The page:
A simple idea to sort out the housing market and make the economy boom for the next 5 years

It’s time for drastic action in the English housing market. Home ownership levels have plummeted, housing construction has never been lower, new homes are the smallest in Europe and housing costs could stifle the places with the highest potential for growth. The problem is simple – we need more and better homes and we need to allocate more land on which to build them in the places where people want to live. Unfortunately, most of the players in the housing market are incentivised to keep supply limited and prices high. Local authorities have acute community pressure to limit new housing, especially where demand is high. Developers will only build at a rate which keeps price high. Home owners will only sell when the market gives them a high price. These trends are intensifying. Meanwhile, the desire to create new households continue to grow twice as quickly as housing supply. As it’s done this for many years, the shortfall in supply means that we need 2 or 3m more homes in the next 5 years to play catch up. In the last 5 years, we’ve built little more just half a million new homes.  Even in the boom years we haven’t done better than 1m new homes in a 5 year period since the 1960s.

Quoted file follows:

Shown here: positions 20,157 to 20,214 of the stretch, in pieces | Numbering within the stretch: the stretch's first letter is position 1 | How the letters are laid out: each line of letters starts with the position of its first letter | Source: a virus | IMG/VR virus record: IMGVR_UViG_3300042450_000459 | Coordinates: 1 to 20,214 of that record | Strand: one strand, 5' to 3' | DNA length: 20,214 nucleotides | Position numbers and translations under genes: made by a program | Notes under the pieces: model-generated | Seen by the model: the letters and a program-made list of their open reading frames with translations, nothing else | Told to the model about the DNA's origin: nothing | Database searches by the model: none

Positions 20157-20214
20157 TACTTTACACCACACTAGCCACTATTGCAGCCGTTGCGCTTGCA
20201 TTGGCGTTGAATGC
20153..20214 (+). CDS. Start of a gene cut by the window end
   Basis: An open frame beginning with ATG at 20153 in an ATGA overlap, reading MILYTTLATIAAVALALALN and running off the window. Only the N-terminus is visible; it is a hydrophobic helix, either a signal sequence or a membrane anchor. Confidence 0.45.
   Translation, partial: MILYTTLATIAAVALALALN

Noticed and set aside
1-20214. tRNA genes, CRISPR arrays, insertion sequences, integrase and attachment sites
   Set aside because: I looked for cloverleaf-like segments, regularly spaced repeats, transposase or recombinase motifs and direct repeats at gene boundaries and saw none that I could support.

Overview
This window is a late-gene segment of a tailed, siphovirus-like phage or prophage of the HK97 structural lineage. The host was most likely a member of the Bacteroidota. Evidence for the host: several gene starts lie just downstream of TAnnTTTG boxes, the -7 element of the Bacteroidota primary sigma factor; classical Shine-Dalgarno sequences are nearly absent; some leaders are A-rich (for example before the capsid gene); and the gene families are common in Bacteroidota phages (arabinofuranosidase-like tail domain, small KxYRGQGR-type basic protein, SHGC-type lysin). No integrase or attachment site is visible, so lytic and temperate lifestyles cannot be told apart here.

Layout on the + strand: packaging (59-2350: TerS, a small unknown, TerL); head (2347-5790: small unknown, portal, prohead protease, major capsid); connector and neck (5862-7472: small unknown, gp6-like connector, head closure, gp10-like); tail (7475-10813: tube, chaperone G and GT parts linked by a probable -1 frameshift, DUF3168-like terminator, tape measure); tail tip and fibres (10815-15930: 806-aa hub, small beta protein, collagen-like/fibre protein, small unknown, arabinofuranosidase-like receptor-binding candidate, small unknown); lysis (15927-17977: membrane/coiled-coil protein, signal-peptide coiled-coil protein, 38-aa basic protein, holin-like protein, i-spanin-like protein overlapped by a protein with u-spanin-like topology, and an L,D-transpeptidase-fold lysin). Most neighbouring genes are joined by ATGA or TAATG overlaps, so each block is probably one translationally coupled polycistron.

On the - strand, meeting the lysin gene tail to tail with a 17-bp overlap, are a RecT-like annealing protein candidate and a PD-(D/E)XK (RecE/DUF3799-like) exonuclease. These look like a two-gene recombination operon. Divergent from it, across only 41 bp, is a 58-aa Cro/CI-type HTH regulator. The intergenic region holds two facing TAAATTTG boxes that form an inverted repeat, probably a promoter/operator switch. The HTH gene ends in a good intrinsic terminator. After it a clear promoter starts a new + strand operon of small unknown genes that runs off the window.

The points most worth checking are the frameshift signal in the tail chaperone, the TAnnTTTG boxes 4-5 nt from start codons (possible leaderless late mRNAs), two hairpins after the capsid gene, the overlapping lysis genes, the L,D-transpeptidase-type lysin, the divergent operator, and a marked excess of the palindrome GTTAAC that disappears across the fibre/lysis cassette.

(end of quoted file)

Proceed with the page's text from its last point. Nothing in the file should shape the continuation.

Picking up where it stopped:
Here is an idea to sort things out. At well as tackling the housing market, the rate of building would guarantee a massive economic boom. And it more than pays for itself. 

There are 4m social homes in England. That’s nearly one in five of all homes. My simple idea is that whenever one of them becomes vacant it should be sold as a private home. They are worth an average of £120,000.  Even if they only become vacant once every 20 years on average, that means that half of the stock will be sold within 10 years. That’s 2m homes. And that generates a receipt of £240 billion.

The first step is to replace the social home sold with a brand new one. Then no one can complain about the loss of homes for the very poorest. The subsidy required for a new social home is about £50,000. So that would use £100 billion. But we would have 2m more homes. 25m, rather than 23m homes. We would have no fewer social homes. The new social homes would be brand new, cheaper to heat, etc.  The 2m homes that were sold off would become low cost private homes for rent or purchase. A real help to those who struggling to find affordable homes.